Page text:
If Marshall Field had remained as clerk in Deacon Davis's store in Pittsfield, Massachusetts, where he got his first job, he could never have become one of the world's merchant princes.
But he went to Chicago and saw the marvelous example around him of poor boys who had won success, it aroused his ambition and fired him with the determination to be a great merchant himself. "If others can do such wonderful things," he asked himself, "why can’t I?"
Of course, there was the making of a great merchant in Mr. Field from the start; but circumstances, an ambition-arousing environment, had a great deal to do with stimulating his latent energy and bringing out his reserve force.
Everybody felt that there were great possibilities there.
Many people seem to think that ambition is a quality born within us; that it is not susceptible to improvement; that it is something thrust upon us which will take care of itself. But it is a passion that responds very quickly to cultivation, and it requires constant care and education, just as the faculty for music or art does, or it will atrophy.
If we do not try to realize our ambition, it will not keep sharp and defined. Our faculties become dull and soon lose their power if they are not exercised. How can we expect our ambition to remain fresh and vigorous through years of inactivity, indolence, or indifference?
If we constantly allow opportunities to slip by us without making any attempt to grasp them, our inclination will grow duller and weaker.
"What I most need," as Emerson says, "is somebody to make me do what I can." To do what I can, that is my problem; not what a Napoleon or a Lincoln could do, but what I can do.
Everywhere we see people who have reached middle life or later without being aroused. They have developed only a small percentage of their success possibilities. They are still in a dormant state.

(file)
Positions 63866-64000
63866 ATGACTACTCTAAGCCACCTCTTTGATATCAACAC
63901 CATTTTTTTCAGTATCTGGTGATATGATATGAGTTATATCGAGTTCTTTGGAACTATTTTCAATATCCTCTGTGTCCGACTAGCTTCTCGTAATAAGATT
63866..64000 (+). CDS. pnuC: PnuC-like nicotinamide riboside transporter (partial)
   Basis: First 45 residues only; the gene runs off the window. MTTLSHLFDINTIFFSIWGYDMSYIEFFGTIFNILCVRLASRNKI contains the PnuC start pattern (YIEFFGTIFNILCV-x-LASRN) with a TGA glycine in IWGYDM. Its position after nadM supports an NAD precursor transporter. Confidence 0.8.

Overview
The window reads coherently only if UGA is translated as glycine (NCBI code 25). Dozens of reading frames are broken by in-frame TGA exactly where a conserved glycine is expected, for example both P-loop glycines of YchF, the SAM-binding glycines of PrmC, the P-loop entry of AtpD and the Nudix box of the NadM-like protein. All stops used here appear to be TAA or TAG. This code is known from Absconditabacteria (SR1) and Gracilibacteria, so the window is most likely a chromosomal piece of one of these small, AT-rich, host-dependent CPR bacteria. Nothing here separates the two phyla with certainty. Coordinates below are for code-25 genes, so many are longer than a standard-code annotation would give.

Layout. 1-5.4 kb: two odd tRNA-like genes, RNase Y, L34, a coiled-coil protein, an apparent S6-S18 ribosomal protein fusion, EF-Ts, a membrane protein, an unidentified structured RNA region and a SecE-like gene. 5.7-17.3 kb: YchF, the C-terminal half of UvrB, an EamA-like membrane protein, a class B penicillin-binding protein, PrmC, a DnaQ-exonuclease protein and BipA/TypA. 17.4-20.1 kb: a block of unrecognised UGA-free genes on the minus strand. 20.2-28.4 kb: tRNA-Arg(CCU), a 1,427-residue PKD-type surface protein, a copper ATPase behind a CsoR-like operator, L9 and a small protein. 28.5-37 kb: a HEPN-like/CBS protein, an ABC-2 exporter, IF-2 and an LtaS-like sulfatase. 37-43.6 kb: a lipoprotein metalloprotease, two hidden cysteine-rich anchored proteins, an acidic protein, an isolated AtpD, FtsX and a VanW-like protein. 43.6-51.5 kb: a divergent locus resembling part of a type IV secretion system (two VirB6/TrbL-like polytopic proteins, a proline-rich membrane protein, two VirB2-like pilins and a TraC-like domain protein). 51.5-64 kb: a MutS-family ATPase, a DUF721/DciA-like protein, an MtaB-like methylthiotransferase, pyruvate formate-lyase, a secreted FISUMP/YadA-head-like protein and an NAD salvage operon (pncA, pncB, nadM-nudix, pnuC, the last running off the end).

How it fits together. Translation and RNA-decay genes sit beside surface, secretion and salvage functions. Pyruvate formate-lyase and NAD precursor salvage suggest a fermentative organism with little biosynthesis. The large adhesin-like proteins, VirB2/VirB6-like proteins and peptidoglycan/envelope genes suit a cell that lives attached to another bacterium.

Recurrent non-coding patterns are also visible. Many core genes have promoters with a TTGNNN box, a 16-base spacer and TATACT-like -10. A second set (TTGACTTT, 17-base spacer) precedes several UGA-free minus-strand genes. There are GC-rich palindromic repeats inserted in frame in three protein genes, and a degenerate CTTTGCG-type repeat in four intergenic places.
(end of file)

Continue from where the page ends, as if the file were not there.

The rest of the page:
Some time ago there appeared in the newspapers an account of a girl who had reached the age of fifteen years, and yet had only attained the mental development of a small child.
It will make all the difference in the world to you whether you are with people who are watching for ability in you, people who believe in, encourage, and praise you, or whether you are with those who are forever breaking your idols, blasting your hopes, and throwing cold water on your aspirations.
The chief probation officer of the children's court in New York, in his report for 1905, says: "Removing a boy or girl from improper environment is the first step in his or her reclamation."
The New York Society for the Prevention of Cruelty to Children, after thirty years of investigation of cases involving the social and moral welfare of over half a million of children, has also come to the conclusion that environment is stronger than heredity.
Even the strongest of us are not beyond the reach of our environment. No matter how independent, strong willed, and determined our nature, we are constantly being modified by our surroundings.
It does not take much to determine the lives of most of us. We naturally follow the examples about us, and, as a rule, we rise or fall according to the strongest current in which we live.
Some years ago a party of Russian workmen were sent to this country by a Russian firm of shipbuilders, in order that they might acquire American methods and catch the American spirit.